DankileLin

Contributing writer for The Artifice.

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    Watching A Film Alone vs With Company

    With film being more accessible on personal devices such as laptops, tablets and phones, movies are just as likely to be viewed in solitude as with family or friends. How great would the impact of those around you be on the experience of watching a film?

    • One always has to take into consideration how others act and because of this, it's sometimes nice to watch television alone. I know some people who like to talk and ask (sometimes unnecessary) questions during a movie/show which is distracting and frustrating. Watching a show/movie with family is not always easy either because no one wants to watch the same thing and an argument potentially follows. – JennyCardinal 4 years ago
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    • Film genres should also be considered. Comedies are typically enjoyed best with friends, while psychological thrillers may be best digested with solitude – Dominique Kollie 4 years ago
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    • I'm inclined to argue that a plot driven work is proportionally more rewarding to watch with company, as you have the formal mechanisms of plot to engage with socially, discuss, whatever. More "character driven," perhaps dialogue heavy films, you're expected to turn your social faculties over to the characters. Here, company in watching it might not detract from the experience, but you're only immersed insofar as you're leaving your company behind. – TKing 4 years ago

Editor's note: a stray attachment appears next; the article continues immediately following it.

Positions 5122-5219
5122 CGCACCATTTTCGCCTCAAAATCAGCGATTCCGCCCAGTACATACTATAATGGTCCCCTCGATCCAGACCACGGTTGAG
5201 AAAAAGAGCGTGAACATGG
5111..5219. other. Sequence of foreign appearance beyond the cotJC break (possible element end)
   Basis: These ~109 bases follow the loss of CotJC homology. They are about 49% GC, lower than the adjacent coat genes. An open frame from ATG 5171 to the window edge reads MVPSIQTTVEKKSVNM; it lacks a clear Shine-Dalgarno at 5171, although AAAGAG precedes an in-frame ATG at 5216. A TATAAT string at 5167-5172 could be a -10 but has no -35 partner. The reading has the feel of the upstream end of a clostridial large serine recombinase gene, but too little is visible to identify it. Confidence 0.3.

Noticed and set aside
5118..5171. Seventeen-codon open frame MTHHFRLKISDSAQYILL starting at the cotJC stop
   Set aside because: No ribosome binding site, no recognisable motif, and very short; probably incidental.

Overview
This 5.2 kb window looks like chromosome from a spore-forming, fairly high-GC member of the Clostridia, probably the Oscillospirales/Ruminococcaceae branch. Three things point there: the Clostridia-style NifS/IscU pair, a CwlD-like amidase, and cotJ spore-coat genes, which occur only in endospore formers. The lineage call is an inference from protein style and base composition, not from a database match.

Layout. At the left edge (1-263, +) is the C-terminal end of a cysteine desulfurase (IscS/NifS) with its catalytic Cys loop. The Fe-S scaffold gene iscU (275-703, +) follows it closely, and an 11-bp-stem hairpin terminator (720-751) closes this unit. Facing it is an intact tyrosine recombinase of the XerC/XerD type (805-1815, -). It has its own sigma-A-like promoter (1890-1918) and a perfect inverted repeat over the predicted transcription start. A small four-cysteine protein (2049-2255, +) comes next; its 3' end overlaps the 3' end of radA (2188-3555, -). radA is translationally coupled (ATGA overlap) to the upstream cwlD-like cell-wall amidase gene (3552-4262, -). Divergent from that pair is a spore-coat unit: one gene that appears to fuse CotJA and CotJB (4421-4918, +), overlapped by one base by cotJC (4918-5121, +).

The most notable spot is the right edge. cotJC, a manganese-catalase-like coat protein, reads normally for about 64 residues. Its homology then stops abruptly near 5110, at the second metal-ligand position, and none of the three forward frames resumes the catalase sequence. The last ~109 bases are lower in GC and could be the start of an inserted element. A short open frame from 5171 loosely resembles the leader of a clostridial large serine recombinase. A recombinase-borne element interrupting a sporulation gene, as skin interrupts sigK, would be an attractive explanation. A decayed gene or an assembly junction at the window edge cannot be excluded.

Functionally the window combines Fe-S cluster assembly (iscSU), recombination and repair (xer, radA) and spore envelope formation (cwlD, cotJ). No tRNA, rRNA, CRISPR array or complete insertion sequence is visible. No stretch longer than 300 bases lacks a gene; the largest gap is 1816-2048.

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    • I enjoy watching a thriller or intellectually heavy film with others where you're bouncing off theories amongst one another. When it comes to melodramas--such as emotional period pieces--I tend to become emotional, and therefore prefer to watch this particular genre of film alone. – danielle577 4 years ago
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    Latest Comments

    Great read. I love Angela Carter, and I thought that you explored both stories quite well. I particularly enjoyed your take on white snow and roses, two recurring symbols throughout her collection.

    Angela Carter's Beauty and the Beast: Building a Feminist Romance

    In my opinion, Infinite satirizes game endings the same way Bioshock (the first one) does to choice. Like you so eloquently said, Bioshock foregrounds the fact that we never truly have any choice in the game– despite our impressions of them. Infinite criticizes the player for expecting the choices made during the game to affect the ending by having only one (as opposed to the original Bioshock’s multiple endings). Infinite shows that choices can be significant without affecting the ending; they intrinsically matter because it characterizes Booker/the player and creates your individual experience. In a sense, the ultimate goal of the game is not to reach the ending, but for the player/Booker to spend time with Elizabeth in a way that is unique to every experience.

    Bioshock and the Illusion of Choice in Gaming

    Interesting read. In the series finale (“Felina”), Skyler says to Walt that she doesn’t want to hear him say that he ‘did it’ for the family anymore, to which he replies: “I did it for me.” Do you think this is Vince Gilligan trying to challenge his ‘good will’?

    Breaking Bad: The Appeal of Walter White